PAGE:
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This janitor put his five kids through college for free

Posted at 10:29 AM, Jun 09, 2017
and last updated 2017-06-11 17:18:58-04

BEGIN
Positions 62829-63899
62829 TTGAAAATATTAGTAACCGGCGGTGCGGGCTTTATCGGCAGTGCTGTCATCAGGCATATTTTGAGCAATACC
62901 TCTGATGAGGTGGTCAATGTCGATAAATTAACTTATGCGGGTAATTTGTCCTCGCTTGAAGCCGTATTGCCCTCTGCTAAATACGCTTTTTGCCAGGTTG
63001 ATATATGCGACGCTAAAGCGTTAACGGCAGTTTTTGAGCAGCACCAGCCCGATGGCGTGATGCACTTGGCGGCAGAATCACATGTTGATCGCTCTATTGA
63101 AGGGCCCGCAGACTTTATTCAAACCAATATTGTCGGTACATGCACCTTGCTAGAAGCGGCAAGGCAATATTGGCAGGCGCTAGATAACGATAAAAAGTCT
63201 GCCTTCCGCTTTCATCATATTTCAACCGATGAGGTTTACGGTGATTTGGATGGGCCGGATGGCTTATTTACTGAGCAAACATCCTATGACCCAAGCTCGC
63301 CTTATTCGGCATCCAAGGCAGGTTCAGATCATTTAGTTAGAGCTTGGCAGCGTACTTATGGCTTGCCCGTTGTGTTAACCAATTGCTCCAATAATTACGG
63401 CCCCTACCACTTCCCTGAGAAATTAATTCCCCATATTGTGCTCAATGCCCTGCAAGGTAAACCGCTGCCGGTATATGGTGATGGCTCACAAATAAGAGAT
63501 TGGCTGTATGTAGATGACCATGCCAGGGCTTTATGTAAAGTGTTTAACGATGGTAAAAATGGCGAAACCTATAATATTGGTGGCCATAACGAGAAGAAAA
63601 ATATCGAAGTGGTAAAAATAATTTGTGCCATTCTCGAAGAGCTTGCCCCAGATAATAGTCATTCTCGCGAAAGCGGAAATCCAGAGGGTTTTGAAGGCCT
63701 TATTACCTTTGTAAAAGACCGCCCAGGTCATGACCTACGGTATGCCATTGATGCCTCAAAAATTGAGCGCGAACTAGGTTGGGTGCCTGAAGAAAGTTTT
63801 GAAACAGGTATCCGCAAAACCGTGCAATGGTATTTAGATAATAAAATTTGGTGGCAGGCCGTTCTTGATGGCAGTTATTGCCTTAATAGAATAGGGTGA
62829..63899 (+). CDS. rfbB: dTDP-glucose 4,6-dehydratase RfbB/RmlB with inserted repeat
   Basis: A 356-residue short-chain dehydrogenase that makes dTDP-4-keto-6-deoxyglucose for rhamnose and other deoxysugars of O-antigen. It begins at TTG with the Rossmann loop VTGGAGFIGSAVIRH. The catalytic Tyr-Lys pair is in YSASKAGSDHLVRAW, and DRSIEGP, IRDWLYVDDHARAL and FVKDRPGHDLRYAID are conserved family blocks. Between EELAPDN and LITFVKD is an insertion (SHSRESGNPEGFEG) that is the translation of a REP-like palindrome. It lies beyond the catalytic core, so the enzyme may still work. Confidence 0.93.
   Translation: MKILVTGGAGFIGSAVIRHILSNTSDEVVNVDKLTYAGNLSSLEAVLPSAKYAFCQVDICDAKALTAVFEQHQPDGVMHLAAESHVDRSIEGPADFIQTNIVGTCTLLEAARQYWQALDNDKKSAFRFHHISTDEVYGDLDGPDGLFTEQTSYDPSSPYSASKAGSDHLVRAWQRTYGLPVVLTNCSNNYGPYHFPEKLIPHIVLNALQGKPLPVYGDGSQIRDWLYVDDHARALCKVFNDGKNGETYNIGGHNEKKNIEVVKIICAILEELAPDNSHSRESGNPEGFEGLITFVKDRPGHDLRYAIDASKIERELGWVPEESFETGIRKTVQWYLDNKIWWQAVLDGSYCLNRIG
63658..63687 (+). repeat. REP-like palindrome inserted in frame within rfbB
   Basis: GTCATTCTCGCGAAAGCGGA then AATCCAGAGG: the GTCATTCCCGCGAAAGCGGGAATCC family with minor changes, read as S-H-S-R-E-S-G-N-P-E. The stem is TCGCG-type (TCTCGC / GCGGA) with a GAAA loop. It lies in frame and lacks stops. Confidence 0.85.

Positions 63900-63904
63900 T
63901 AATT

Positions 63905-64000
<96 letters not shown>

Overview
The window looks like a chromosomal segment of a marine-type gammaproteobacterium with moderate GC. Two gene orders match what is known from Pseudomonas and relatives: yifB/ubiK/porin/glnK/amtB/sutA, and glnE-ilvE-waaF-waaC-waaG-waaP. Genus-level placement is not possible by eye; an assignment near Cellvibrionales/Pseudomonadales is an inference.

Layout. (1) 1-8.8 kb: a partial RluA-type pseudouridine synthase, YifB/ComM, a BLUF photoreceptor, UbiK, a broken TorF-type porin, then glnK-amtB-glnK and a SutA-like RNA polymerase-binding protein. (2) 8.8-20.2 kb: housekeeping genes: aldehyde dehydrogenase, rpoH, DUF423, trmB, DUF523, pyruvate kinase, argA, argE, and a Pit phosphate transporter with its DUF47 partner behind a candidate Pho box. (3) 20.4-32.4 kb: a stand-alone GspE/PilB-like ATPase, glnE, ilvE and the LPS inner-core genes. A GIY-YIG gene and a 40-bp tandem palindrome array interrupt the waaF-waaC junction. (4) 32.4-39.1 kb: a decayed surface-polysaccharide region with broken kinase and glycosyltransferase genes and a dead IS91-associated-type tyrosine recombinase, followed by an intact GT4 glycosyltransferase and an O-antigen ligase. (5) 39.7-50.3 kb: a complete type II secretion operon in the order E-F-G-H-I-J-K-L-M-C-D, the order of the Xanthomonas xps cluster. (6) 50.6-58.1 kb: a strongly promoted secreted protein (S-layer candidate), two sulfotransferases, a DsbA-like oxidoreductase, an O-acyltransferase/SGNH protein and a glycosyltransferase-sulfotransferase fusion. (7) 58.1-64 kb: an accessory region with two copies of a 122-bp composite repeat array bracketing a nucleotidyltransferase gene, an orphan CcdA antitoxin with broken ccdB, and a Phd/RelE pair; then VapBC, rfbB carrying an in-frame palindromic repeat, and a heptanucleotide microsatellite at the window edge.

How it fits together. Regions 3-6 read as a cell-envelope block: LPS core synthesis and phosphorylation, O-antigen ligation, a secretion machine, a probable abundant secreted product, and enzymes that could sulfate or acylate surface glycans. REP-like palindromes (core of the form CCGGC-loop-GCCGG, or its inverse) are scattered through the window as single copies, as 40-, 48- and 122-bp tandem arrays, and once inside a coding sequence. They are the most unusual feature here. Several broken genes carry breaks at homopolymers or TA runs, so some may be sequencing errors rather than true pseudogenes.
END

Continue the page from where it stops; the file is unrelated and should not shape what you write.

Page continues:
College is expensive—everyone knows that. But private colleges are pricier than most, as there are no separate options for in-state and out-of-state tuition. Boston College, for example, is a private school, and the tuition there costs $49,324 a year. But Fred Vautour made sure all five of his children got to go there—for free. How? He worked there as a janitor. First of all, though Boston College's tuition might be "just" $49,324, the true cost of attending B.C. is actually $65,620. This includes room and board and other fees. Vautour's job benefits knocked $51,000 off that annual price tag. The scholarships his kids earned took care of most of the rest. In the end, each child's college education cost him only $3,000 a year. Let us reiterate: Getting his kids to attend B.C. for free saved him at least $700,000. Let's all take a moment of silence and awe for that fact. Okay. Moving on. Vautour, now 62, has been working the graveyard shift at Boston College as a custodial member for the last 15 years. This May, his fifth child graduated from the college with a degree in nursing. “It kind of gives you the tingles,” Vautour told The Boston Globe. “We became a big BC alumni family.” Vautour told AOL that he took the job for the benefits, rather than the wages—he makes around $60,000 a year, which isn't enough to send five children to college. “It gave me a reason to be here,” Vautour told the Boston Globe. “I used to joke with the vice president that I’d actually work for nothing because my kids are here because of that perk. I could care less if they even gave me a raise because my kids came here.” During his time working as a janitor at Boston College, his kids would often drop in to say "hi" as he worked the graveyard shift. Although sometimes they would also drop in to give him laundry to take home, he says. But ultimately, the kids admire Vautour and his work ethic. "He is so passionate about work and helping us be the best people we can be," his son Michael told AOL. You can watch an AOL interview with Vautour below: What would you do to ensure your kids the best possible education?

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